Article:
The old, cramped unit had been oversubscribed for years, with patients sometimes having to travel further afield for treatments, or to be admitted to the hospital overnight as a result. The lack of space meant little privacy and dignity during treatments, it also meant it wasn’t always possible to discuss information in private, or for everyone to have family and friends with them during their treatment.
Respecting patient and visitor modesty, privacy and dignity and their involvement within the design process.
The collective team envisaged a unit full of natural light, spacious treatment bays and excellent way-finding signage. Macmillan Cancer Support worked with patient groups to create internal design features with artwork being undertaken by Willis Newson. This resulted in three themes throughout the unit aiding way-finding, all of which reflected local Suffolk scenery from woodland, coastal and heathland areas. Patients also picked the bright colour scheme throughout, creating a bright, friendly environment.
There have been numerous, important improvements made to enhance patient and visitor modesty, privacy and dignity:
- Rotated nurse bays so people entering the unit are welcomed by staff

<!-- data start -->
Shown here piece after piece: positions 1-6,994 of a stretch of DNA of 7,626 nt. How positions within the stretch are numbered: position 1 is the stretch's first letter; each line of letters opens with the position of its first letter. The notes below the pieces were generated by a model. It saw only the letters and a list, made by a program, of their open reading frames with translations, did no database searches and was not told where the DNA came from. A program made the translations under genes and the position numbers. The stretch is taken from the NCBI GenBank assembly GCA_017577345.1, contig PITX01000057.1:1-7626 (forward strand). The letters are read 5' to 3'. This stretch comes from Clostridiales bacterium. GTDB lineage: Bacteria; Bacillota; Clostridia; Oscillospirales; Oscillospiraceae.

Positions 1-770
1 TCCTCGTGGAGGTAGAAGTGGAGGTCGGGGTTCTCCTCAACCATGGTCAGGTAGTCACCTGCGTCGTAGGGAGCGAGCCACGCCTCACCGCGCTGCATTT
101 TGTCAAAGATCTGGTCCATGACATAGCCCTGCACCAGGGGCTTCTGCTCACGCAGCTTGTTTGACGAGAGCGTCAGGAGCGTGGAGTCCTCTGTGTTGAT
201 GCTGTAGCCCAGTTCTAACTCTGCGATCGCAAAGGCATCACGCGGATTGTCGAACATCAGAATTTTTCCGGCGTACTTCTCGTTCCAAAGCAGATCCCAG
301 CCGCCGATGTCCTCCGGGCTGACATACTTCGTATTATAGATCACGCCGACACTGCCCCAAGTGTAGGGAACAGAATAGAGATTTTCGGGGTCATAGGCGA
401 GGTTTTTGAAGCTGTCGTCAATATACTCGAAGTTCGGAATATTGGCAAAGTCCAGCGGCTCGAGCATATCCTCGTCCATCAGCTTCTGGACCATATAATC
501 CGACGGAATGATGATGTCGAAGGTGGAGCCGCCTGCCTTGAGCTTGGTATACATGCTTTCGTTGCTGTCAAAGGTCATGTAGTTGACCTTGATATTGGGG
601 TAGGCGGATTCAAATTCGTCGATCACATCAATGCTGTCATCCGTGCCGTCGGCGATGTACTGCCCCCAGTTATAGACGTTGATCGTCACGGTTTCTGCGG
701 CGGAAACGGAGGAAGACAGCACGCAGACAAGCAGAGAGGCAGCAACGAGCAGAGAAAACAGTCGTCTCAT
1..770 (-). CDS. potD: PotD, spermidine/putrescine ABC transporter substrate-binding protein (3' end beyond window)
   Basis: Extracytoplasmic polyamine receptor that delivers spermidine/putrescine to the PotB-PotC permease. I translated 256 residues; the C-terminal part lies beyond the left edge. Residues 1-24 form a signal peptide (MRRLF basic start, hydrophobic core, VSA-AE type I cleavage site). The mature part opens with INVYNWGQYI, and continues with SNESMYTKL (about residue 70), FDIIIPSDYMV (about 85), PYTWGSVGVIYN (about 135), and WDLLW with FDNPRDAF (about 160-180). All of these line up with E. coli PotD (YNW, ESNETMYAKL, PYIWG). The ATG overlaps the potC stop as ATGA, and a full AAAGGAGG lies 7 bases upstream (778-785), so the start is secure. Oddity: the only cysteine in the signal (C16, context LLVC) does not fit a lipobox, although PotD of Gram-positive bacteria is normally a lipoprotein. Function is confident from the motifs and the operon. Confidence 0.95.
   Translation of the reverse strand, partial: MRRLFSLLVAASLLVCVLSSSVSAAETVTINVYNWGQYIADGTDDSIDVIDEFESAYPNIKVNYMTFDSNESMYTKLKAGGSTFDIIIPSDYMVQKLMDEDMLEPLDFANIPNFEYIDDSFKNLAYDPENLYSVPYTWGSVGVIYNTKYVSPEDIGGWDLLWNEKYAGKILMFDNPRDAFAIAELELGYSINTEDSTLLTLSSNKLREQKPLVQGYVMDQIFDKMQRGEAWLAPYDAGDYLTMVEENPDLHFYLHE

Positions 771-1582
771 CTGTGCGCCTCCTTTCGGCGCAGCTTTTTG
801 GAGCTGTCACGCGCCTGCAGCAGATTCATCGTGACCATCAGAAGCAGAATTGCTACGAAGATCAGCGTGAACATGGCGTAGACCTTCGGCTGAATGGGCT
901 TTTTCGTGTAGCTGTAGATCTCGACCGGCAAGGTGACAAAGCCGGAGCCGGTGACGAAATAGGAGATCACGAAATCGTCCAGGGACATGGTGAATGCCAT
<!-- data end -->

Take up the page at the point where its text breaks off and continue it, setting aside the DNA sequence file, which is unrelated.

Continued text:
- A separate teenage/young adult area within the unit
- Increasing treatment spaces from 12 to 30
- Dedicated staff room, improving staff well-being
- A separate walk-way from the consulting rooms so patients enter and leave without walking through the chemo bays
- 13 new consulting rooms, allowing patients and family to discuss their cases with medical staff in private
- Two new private chemo bays for those who become ill during treatment
- Designated ‘quiet rooms’ for patients to have the time they need to take in information/sit with family. The quiet rooms also allow patients to exit directly out of the unit instead of having to walk back through the treatment and consultation areas.
Creating an inspirational, therapeutic sense of place.
A comfortable, roomy waiting area allows patients, family and friends to relax nearby before treatment starts. When entering the expansive space patients are guided to bright, airy treatment bays with large windows looking out onto themed garden courts, creating enough space for family/friends. The gardens provide a temporary retreat and visual link with inside themes.
Ensuring a fit for purpose space, demonstrating innovation and setting a precedent for future design:
- The new design means 21,000 people could be seen a year, up from only 9,000 due to new chemo suites and an additional 21 treatment bays. The increased capacity will bring down waiting times and help avoid unnecessary overnight admissions. It should free up staff to spend more time treating patients rather than trying to manoeuvre equipment in tight spaces.
- Each room provides green lighting, making it easier for nurses to locate their patient’s veins.
- Treatment bays have individual heating/cooling control panels, allowing maximum patient comfort.
- The unit is also the first Chemotherapy Day Unit in the country to have self-service check-in system, providing further patient privacy and freeing more time for staff.